Particularly with digital, it’s really hard to say. If you’re an artist through TuneCore or something, it’s really hard to gauge. Most months you have no idea what you sold if you aren’t selling above a certain volume of units.

 

SS:

Yes. Exactly. It’s the closest thing we can get, and publishers understand this. Nobody’s going to be upset if you attempted to license through Limelight or Songfile, and you get you quarterly statement, and you’ve hit 101, and say, “oh no,” and put the next license in place.

 

Music Consultant:

I didn’t expect the RIAA or the federal Copyright task force to be kicking down your door.

 

SS:

(laughs) You never know. So far, the publisher response to Limelight has been really exciting. We’re collecting thousands of dollars in longtail publishing royalties, and we think without something like Limelight, may not have been paid through to publishers. The one thing we’re doing that I’m not sure that HFA is doing is that our mantra is to grow the market. We want to grow the pie. We didn’t just create Limelight and then let it sit there. We’re out there actively educating people and explaining to universities, church groups, jazz ensembles, anybody that releases cover tunes, “Hey, this is a product. This can help you. It’s the right thing to do to pay these publishing royalties even if you’re only pressing 100 CDs.”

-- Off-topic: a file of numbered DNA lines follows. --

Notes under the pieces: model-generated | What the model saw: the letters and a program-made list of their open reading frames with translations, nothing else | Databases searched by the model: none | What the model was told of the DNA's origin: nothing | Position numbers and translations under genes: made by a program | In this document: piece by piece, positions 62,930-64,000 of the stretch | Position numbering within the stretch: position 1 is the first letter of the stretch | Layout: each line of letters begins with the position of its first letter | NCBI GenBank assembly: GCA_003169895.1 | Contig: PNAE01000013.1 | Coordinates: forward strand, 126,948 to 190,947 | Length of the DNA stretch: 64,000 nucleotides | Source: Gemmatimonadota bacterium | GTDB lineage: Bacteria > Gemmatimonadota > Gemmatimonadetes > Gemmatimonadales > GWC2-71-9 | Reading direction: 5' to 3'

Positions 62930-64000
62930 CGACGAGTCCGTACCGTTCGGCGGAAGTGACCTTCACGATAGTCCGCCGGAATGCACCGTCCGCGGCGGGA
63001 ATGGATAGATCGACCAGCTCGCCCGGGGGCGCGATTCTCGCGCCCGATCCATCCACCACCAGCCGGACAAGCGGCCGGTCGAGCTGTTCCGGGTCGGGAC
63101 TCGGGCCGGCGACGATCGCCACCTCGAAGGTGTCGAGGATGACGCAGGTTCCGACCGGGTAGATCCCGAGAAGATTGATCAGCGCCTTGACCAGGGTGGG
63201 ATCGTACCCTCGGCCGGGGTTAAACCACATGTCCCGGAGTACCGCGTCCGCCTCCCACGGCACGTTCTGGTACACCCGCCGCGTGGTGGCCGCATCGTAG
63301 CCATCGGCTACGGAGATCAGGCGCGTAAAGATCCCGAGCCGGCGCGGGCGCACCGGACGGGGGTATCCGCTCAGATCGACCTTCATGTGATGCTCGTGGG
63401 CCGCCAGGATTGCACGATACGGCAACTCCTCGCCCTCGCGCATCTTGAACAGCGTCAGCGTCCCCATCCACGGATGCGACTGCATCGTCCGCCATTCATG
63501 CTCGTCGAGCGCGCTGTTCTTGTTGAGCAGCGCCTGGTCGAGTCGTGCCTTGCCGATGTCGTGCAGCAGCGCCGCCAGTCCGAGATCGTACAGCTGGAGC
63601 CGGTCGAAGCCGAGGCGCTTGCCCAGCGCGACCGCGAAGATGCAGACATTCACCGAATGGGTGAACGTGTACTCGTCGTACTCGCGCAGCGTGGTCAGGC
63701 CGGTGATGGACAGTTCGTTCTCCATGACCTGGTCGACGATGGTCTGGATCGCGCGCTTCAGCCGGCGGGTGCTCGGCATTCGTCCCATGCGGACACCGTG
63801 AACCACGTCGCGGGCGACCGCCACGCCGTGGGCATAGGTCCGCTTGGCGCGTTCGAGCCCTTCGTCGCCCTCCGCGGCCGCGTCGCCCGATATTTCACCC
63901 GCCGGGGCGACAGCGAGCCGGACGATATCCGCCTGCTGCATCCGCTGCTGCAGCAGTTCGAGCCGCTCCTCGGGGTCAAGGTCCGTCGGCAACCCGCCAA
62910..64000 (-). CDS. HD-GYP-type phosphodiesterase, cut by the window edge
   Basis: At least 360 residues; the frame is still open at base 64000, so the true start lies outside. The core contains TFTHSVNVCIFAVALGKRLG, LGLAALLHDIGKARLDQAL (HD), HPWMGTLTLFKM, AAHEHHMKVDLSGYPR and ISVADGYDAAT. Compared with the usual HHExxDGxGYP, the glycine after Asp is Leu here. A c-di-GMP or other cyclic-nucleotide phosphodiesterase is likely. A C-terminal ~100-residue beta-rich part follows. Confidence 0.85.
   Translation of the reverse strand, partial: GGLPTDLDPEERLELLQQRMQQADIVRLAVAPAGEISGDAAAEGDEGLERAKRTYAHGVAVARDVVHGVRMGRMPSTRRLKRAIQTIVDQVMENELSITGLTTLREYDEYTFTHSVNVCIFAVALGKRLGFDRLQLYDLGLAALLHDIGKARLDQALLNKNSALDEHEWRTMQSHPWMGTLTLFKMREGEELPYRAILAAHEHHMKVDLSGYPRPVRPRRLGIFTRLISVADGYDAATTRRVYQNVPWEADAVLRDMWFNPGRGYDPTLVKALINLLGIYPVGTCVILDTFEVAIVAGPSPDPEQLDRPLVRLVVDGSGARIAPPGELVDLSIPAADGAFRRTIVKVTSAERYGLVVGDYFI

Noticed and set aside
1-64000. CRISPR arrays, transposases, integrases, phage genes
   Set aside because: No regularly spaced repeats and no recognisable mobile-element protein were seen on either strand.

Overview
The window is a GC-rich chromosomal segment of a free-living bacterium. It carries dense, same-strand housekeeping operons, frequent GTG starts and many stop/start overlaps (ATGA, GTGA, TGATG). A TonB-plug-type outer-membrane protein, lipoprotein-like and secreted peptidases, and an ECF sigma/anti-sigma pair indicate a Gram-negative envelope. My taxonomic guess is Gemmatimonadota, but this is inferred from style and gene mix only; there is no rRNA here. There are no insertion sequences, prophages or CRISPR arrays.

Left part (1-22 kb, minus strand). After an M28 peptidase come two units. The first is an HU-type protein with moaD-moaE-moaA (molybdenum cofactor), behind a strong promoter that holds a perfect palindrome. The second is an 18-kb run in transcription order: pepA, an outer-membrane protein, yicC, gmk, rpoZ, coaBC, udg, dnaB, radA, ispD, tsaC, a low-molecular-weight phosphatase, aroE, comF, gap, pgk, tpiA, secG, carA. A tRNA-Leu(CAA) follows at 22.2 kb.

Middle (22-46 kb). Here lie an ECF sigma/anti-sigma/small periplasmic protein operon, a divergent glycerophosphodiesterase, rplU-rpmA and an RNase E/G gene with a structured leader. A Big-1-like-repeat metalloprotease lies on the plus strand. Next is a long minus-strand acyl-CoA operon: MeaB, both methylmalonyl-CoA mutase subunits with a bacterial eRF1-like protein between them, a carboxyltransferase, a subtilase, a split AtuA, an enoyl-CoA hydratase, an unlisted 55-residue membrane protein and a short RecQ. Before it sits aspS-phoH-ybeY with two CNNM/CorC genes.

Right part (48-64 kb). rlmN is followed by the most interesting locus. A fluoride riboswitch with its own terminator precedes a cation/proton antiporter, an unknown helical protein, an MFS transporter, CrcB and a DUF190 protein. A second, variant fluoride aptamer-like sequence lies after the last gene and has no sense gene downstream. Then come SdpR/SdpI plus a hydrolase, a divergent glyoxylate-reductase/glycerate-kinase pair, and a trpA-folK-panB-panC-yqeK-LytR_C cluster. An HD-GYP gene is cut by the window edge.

Music Consultant:

It doesn’t sound like $15 per 100 is that big a deal.

 

SS:

We think it’s a steal. $15 to get a license, pre-pay publishing royalties and come back and repay the 15 bucks for the net batch of sales. That way you’re only out of pocket once you’re selling.

 

Music Consultant:

Switching gears just for a moment. You’re a guy that’s spent a lot of time on the road, and unlike most of the people I know who turned from musician to executive, you were active up until a few years ago – well into the Digital Age. Can you share any of the pearls of wisdom that you may have gained by falling on your face and call out some of the potholes that other people might be able to avoid?

 

SS:

Sure. It’s tough. I played in a lot of those bands that many would consider too cool for school – 60s influence. You have to have a bucket underneath every single potential revenue stream, whether it’s background music services, licensing, starting your own publishing company and collecting there. I’m not sure we did. That’s the single most important thing for indie rock bands is to make sure you have a bucket under every single revenue stream.